By Kyle Drennen | November 30, 2012 | 10:41 AM EST

In an attempt to dismiss Republican criticism of U.N. Ambassador Susan Rice's misleading September 14 Sunday show statements about Benghazi, on Thursday's MSNBC Andrea Mitchell Reports, Washington Post columnist Ruth Marcus asserted: "I don't think this is really about some comments that were basically right, that she made on Sunday talk shows." [Listen to the audio or watch the video after the jump]

Marcus was prompted to make the declaration after Mitchell tried to paint GOP critics as a combination of sexist and racist: "There have been issues raised as to whether she was being attacked, criticized because she's a woman, because she's there a double standard here? Have we had others who've gone on Sunday television talk shows, made mistakes, and not been punished as severely as Susan Rice?"

By Noel Sheppard | November 30, 2012 | 8:51 AM EST

Before Election Day, Newt Gingrich predicted Mitt Romney would win.

On NBC's Tonight Show Thursday, host Jay Leno asked the former House Speaker if this was because he was "just watching Fox News?" (video follows with transcript and commentary):

By Noel Sheppard | November 30, 2012 | 1:15 AM EST

Jay Leno continued pressuring Barack Obama Thursday night.

During his opening monologue on NBC's Tonight Show, the host said, "This is very dangerous to the White House if journalists should suddenly start asking real questions” (video follows with transcribed highlights and commentary):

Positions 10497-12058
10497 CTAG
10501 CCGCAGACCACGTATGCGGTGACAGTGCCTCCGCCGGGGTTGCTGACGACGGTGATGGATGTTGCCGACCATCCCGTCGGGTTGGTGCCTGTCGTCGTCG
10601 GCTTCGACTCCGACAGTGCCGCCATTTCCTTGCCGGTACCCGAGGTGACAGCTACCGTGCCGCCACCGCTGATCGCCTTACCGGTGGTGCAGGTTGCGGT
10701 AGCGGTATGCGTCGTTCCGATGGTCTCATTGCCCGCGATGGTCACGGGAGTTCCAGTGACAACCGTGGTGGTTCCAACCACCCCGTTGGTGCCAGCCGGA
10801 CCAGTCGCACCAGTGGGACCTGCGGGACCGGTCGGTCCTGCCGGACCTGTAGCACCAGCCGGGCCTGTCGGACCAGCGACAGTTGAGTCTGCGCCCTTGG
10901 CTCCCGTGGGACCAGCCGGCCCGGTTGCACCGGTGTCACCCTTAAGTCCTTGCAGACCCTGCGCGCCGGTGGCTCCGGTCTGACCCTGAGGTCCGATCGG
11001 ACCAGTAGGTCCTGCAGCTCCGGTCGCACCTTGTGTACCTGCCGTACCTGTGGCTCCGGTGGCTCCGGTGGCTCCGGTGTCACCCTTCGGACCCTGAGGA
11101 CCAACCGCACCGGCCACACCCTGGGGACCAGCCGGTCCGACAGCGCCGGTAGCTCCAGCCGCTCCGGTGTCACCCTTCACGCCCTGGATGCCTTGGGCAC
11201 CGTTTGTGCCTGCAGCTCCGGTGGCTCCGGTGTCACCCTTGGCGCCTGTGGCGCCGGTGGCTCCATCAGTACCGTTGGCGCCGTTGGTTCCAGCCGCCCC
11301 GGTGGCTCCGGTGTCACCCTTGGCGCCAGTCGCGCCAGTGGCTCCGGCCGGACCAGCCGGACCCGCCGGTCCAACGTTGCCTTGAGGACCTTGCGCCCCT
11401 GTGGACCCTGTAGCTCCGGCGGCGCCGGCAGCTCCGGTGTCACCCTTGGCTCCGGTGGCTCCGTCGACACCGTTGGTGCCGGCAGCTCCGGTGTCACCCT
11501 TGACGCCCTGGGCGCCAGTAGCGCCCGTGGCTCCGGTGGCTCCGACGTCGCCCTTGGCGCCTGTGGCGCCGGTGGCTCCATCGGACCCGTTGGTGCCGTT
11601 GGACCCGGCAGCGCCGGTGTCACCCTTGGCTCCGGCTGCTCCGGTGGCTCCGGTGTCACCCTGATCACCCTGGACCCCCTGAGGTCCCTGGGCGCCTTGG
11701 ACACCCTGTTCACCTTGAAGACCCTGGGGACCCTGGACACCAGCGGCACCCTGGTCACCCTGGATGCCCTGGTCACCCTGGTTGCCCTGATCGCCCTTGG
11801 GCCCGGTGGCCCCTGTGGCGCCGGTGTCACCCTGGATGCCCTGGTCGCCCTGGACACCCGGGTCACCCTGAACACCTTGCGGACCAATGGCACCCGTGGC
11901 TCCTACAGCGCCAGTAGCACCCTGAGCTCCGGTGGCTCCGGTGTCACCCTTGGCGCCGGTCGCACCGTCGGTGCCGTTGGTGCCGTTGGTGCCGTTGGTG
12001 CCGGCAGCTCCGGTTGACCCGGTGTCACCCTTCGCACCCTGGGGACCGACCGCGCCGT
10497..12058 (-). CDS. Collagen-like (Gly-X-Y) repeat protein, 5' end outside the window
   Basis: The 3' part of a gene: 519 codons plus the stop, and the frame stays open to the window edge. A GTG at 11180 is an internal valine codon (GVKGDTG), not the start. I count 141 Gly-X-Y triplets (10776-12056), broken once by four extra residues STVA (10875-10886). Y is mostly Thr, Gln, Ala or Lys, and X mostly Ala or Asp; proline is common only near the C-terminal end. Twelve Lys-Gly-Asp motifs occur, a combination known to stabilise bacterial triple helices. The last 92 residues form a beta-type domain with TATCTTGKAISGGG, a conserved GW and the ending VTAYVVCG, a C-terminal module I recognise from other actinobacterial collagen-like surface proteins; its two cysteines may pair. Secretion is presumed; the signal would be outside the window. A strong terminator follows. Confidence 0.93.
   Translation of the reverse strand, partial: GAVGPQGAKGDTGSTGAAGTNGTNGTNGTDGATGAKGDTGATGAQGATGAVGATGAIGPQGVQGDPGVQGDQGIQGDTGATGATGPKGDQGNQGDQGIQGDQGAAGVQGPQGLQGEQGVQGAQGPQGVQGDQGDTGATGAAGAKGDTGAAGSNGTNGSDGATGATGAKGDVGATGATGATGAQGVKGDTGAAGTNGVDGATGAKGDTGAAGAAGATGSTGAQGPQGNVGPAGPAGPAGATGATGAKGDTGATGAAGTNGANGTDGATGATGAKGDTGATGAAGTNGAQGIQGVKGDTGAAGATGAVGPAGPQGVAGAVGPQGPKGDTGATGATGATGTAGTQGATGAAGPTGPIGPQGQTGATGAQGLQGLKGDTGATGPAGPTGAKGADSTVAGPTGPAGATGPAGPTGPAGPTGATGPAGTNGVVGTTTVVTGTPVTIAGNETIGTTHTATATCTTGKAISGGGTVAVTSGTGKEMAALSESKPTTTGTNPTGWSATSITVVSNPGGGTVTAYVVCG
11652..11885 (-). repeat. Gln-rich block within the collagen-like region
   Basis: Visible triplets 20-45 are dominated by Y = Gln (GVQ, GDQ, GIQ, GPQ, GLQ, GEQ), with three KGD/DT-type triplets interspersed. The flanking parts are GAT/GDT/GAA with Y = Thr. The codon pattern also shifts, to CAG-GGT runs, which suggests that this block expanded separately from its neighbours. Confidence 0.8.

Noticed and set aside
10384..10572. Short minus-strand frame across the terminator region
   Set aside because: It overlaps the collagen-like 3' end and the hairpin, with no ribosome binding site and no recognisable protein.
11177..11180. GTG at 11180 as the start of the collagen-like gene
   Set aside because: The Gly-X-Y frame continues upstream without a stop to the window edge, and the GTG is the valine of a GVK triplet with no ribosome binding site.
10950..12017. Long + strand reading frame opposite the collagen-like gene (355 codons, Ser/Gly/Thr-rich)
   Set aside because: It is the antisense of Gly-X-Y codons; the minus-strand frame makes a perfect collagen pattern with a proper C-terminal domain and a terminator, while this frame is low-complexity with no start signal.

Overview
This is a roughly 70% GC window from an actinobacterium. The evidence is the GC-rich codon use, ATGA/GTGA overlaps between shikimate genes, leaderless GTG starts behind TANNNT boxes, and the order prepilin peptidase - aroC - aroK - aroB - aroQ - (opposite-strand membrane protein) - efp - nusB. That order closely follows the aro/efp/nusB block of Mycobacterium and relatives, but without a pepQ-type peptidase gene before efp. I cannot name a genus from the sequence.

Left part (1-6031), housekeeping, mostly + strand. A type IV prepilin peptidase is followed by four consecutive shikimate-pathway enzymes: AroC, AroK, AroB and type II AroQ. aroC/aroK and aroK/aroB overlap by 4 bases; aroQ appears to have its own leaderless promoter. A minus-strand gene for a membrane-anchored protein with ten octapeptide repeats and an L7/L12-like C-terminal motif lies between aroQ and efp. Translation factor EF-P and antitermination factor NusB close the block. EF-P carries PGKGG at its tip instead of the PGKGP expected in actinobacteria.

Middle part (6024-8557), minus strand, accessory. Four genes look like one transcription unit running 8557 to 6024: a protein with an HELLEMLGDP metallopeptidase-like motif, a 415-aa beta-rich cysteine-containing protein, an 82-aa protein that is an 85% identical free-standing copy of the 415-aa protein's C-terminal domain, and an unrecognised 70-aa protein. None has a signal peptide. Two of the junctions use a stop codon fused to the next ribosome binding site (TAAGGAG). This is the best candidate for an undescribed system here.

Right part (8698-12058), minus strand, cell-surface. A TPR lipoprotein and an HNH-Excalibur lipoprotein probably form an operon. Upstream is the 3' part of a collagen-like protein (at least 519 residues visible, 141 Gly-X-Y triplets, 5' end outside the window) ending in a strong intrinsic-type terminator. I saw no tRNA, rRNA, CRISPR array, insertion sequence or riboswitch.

By Noel Sheppard | November 29, 2012 | 7:15 PM EST

"It's not just a bad deal. This is really an insulting deal. What Geithner offered, what you showed on the screen, Robert E. Lee was offered easier terms at Appomattox and he lost the Civil War."

So said syndicated Charles Krauthammer on Fox News's Special Report about the budget proposal Treasury Secretary Timothy Geithner put on the table Thursday to avoid the looming fiscal cliff.

By Noel Sheppard | November 29, 2012 | 6:24 PM EST

"There were moments where you were slightly objective."

So marvelously said former Republican National Committee Chairman Michael Steele to MSNBC's Chris Matthews concerning his reporting of the just concluded presidential campaign (video follows with transcribed highlights and commentary):

By NB Staff | November 29, 2012 | 4:57 PM EST

NewsBusters publisher Brent Bozell appeared on the November 28 edition of CNBC's Kudlow Report, in his capacity as chairman of For America.

Kudlow brought the Media Research Center founder on to discuss the fiscal cliff and the need for Republicans to stand firm on opposing tax hikes, especially in light of the liberal media's tag-teaming with Democrats. "I can't hardly pick up a newspaper or website and not see anybody blaming [anti-tax-hike activist] Grover [Norquist]," Kudlow observed. You can watch that full segment below the page break. You can also find a transcript courtesy of Media Research Center intern Ryan Robertson below ( MP3 audio here):

By Matt Hadro | November 29, 2012 | 2:14 PM EST

Once again, CNN pressed a Republican to support income tax hikes. On Thursday, Starting Point co-hosts Brooke Baldwin and John Berman tried to paint GOP opposition to tax increases as at odds with the American people and a financial expert.

"So here is one of the biggest guys in finance on the planet saying that maybe a tax rate increase should be part of a deal. Does he have a point? Can't it be part of a deal?" pushed Berman. He cited the CEO of Goldman Sachs, Lloyd Blankfein, who said he "wouldn't preclude" the President's plan to raise tax rates.